It doesn’t matter how bad your offense is or how good your defense is: An ultra-conservative fourth down mentality doesn’t fly in the NFL anymore. If anything, a team with a weak offense should feel more compelled to go for it on fourth down. If you’re a poor offensive team who probably can’t outgun the other offense over four quarters, isn’t it worth taking risks to try and gain those extra advantages that could level the playing field?
Saleh will most likely have a better quarterback and a better overall offense in 2023, which should increase his confidence in the offense’s ability to convert fourth downs. He must capitalize on the improved talent by letting his offense seize control of the game in situations where it makes sense to do so.
But there will still be games where the Jets’ offense struggles. There also could be injuries or disappointing performances that cause the Jets’ offense to remain as lackluster throughout the season as it was in 2022. These things shouldn’t matter. Regardless of how good the Jets’ offense is in 2023 as a whole or in any given game, Saleh needs to be more aggressive on fourth down. That’s the smart way to play football. It’s 2023: we have years of data that prove the safe-minded ideologies of yesteryear are not conducive to winning.
I’m not asking Saleh to be Nick Sirianni, but he cannot be as far behind the modern NFL trends as he was in 2022. Saleh just needs to creep close to the league average when it comes to fourth down decisions. That should help the Jets steal some extra possessions over the course of the season, which could go a long way toward helping them win a close game or two that they may not have won in the past when Saleh was risk-averse.
IDK Michael….I’m a big fan of JetsX and you, but this article seems to be a reach.
How can you say that RS has “done and said all the right things” and still continue to say that this is a “make or break year”? What more could he have done to not be in this supposedly precarious position? We hear this from the media repeatedly and there is absolutely zero basis in fact. Woody has not said it about JD or RS, and JD has not said it about RS. It’s just “the feeling” writers and fans have.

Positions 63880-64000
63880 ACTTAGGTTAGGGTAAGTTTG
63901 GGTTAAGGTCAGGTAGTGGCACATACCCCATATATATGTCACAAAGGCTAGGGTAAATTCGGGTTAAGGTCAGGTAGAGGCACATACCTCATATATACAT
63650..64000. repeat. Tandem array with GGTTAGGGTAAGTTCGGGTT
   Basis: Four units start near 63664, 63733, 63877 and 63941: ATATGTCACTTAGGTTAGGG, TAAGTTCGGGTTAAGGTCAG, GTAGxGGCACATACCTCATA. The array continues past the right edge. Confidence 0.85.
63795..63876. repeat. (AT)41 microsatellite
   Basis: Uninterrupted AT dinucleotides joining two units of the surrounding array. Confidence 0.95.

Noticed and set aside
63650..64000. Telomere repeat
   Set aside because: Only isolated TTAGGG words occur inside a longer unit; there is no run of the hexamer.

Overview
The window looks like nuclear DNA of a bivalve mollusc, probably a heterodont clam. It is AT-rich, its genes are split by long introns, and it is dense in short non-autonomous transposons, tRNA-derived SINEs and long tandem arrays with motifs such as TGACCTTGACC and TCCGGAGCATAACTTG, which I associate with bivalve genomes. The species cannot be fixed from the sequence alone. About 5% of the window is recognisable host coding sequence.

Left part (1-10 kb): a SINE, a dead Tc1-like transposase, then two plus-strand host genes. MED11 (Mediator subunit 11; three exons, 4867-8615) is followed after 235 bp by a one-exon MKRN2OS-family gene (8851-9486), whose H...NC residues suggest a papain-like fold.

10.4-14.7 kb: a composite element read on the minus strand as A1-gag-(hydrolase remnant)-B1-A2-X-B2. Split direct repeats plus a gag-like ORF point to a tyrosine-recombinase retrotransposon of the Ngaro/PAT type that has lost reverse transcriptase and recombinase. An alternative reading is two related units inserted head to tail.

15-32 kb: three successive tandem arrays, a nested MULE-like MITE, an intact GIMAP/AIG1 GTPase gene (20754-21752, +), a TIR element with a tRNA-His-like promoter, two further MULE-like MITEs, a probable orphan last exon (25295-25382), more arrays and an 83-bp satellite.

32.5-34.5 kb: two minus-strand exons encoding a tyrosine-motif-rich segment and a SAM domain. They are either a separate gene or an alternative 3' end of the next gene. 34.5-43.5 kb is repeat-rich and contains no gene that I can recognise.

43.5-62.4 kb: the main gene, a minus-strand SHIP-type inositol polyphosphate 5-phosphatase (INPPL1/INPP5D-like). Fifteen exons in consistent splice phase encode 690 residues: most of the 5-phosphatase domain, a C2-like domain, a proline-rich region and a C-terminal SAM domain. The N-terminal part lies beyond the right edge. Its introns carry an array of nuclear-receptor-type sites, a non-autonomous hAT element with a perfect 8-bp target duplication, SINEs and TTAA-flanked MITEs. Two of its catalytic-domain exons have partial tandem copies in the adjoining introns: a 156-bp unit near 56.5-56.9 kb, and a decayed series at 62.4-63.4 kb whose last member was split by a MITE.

If the survey has no correlation to success, why use it? When asked about it RS said that in his past experiences w other teams and his current discussions w other teams the Jets are in line w hours in the building. “Players don’t FEEL like the coaching staff is efficient”.
C’mon! Who cares? Like the pee wee coaching shirts say, “I Coach, They Play, You cheer”.
What was our “third and short” success rate? Why would RS have confidence on 4th and 1 when our 3rd and short was dreadful? This is personnel and OC related. Our total lack of creativity on short yardage and red-zone was all LaF.
Listen, do I think RS is perfect or has no room for improvement? No. Time mngmt and player accountability stand out. But PLEASE stop saying it’s playoffs or bust type things, the Jets need long-term stability at HC and GM. RS and JD are the best things to happen at 1JD in decades.
I don’t think it is fair to divorce the Jets’ offensive personnel from the decision making process. Once AVT and Breece Hall went out, the Jets were left with no offensive line and no credible running back to make the 4th down runs. And do I really say more about pass plays when Zach Wilson was QB. And the fact is that if he went for it on 4th & short and didn’t make it he would have been lambasted in the media for going for it with such a terrible offense. As a fan I had no confidence they could convert on 4th & short most of the season.
A key question on the 4th down issue is, how successful were the Jets when they did go for it? If you generally don’t make it, it makes you less likely to go, whereas if you have a high conversion rate it gives you confidence to try it more often. Success on 4th down often needs to be able to rely on the O line getting it done. I never had that much confidence after AVT went down. Might be interesting to compare how often Saleh went for it with AVT vs without.